Let’s consider another expression, **4*5/2*5**. What do you think, 2 or 50? Let’s see that.

First of all, there are 2 operators, multiplication and division. Both multiplication and division have the same precedence level. That is 3(Look at the table). That means there is a conflict. To solve this conflict, you must use associativity(Figure 8).

Associativity comes into the picture only when there is a conflict between 2 operators that have the same precedence level conflict. Here the multiplication and division have the same precedence level, so you have to consider the associativity now. The associativity is from left to right. That’s why to evaluate **4*5/2*5**, this expression and the compiler start from the left. And when it starts from the left, it first encounters a multiplication operation. That’s why it considers **4*5** operands first. So, you got **20**.

And after that, again, there are two operators of the same precedence level: division and multiplication. So again, left to right, the compiler encounters division first. **20/2** of these operands are considered. The result will be **10**. After that, **10 * 5**, which is **50.**

Associativity is used to evaluate the expression when there are two or more operators of the same precedence is present in an expression.

Now let’s consider **12+3-4/2<3+1**. This expression looks a little complicated, but you can apply the precedence rules and solve this equation. But remember that never think of remembering the precedence level of different operators. So, that is absolutely not required. Don’t try to memorize the operators precedence level.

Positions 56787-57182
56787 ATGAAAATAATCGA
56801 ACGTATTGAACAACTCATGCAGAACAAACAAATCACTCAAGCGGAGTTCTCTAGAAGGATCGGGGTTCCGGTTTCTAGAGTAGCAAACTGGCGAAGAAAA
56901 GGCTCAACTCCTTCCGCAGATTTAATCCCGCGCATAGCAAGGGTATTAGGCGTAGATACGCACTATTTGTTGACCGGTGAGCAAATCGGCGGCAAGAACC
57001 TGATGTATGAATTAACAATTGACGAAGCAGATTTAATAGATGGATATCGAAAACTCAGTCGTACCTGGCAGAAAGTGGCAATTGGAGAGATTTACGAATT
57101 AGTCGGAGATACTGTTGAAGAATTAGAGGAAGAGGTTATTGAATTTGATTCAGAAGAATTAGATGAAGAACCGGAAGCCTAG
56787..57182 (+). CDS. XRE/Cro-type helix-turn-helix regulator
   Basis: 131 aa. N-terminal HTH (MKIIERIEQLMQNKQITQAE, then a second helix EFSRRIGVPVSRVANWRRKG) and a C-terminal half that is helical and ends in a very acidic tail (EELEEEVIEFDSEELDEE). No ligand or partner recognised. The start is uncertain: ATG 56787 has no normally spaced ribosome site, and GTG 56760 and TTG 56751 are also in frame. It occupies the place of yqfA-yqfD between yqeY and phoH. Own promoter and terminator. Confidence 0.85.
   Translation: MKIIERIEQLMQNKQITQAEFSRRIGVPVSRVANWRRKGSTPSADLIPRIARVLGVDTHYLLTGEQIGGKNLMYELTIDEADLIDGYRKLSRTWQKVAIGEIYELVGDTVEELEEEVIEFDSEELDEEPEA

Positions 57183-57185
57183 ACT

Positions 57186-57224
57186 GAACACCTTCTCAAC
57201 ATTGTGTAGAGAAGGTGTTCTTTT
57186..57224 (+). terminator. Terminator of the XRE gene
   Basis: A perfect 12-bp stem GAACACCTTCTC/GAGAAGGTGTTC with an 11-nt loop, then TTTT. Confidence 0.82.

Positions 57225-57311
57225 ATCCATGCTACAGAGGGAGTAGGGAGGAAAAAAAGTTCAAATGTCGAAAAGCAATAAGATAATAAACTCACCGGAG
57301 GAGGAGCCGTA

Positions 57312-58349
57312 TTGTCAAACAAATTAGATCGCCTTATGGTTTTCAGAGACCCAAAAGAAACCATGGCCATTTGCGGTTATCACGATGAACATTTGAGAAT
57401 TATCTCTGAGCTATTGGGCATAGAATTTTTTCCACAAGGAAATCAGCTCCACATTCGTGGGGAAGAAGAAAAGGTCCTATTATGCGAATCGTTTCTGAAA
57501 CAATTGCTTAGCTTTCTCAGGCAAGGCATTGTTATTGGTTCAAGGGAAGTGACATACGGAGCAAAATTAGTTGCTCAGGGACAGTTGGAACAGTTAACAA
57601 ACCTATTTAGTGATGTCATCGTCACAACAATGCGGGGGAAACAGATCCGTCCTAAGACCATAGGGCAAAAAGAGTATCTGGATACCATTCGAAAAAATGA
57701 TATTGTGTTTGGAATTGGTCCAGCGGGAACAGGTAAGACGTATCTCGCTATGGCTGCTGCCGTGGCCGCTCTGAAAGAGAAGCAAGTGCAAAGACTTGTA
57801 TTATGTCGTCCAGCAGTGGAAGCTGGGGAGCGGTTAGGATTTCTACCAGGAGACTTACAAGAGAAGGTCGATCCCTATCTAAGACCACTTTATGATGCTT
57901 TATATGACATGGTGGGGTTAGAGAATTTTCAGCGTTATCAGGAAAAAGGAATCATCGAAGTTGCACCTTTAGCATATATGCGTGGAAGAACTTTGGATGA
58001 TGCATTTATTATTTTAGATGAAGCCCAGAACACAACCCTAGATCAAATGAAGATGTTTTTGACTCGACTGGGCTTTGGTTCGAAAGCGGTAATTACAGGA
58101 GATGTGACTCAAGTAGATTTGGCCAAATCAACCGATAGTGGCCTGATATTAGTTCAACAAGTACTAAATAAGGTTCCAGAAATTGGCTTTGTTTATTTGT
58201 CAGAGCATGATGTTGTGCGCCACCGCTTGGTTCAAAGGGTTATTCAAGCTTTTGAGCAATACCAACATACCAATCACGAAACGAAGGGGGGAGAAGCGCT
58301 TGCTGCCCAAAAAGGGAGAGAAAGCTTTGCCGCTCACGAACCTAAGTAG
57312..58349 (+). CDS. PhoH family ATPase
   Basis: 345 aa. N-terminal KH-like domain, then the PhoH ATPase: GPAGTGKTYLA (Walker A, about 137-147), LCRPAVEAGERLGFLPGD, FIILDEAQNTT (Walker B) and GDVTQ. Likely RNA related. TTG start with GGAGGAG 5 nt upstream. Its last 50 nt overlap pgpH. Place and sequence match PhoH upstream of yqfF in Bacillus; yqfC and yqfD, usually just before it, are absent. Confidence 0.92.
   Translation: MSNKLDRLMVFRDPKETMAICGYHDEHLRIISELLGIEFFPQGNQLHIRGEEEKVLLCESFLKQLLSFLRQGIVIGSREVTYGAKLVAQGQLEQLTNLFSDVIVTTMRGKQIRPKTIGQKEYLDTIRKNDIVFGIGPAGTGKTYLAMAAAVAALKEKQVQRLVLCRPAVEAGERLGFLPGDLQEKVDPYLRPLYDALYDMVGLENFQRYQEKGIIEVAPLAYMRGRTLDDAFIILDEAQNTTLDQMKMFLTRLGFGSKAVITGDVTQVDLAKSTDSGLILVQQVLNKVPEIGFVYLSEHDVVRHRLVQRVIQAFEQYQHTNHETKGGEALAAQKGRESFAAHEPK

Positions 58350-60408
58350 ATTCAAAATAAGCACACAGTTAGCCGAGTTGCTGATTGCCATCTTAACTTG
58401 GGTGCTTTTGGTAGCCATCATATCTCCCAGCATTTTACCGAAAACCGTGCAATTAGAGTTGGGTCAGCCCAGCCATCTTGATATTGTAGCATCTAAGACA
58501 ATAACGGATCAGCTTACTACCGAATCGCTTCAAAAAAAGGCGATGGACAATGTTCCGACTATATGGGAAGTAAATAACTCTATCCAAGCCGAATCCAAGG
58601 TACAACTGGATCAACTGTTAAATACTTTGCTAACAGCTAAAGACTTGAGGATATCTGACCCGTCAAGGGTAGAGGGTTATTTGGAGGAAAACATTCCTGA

In an expression, if you want to promote the precedence of an operator of your choice just use parentheses. Never try to memorize precedence levels of operators.

Let’s see how we can evaluate this expression using the precedence rule. First, we have a couple of operators here, **+**, **–**, **/**, **<**.

And if you look into the precedence chart, the division has higher precedence. Then addition and subtraction. After that, less than and greater than symbols they have the lower precedence.

That’s why division is done first here. **4/2** operands are considered. That gives you **12+3-2<3+1** this expression.

Here we have now **+** and **–**. There is a conflict. So, whenever there is a conflict, the conflict is whether to do **3 – 2** first or **12 + 3** first. So, that’s a conflict. To solve this conflict, check the associativity of addition and subtraction, which is left to right. That’s why the compiler evaluates this expression from left to right. So, it encounters addition first. That gives you **15-2<3+1** this expression.

And again, there is a conflict here between the **15-2** operation and the **3+1** operation. Again use left to right associativity. The compiler considers **15-2** operands first. That’s why you get **13<3+1** expression here. Now, in this expression, addition has the highest precedence. So, **3 + 1**, that is **4**.

After that,**13<4** is the final expression, which is a relational statement. **13 < 4** evaluates to **0**. That is false. Hence, the result is **0** here.

Remember that all arithmetic operators are binary operators. i.e., they need at least two operands to operate.

In the following article, let’s understand unary operators in ‘C’.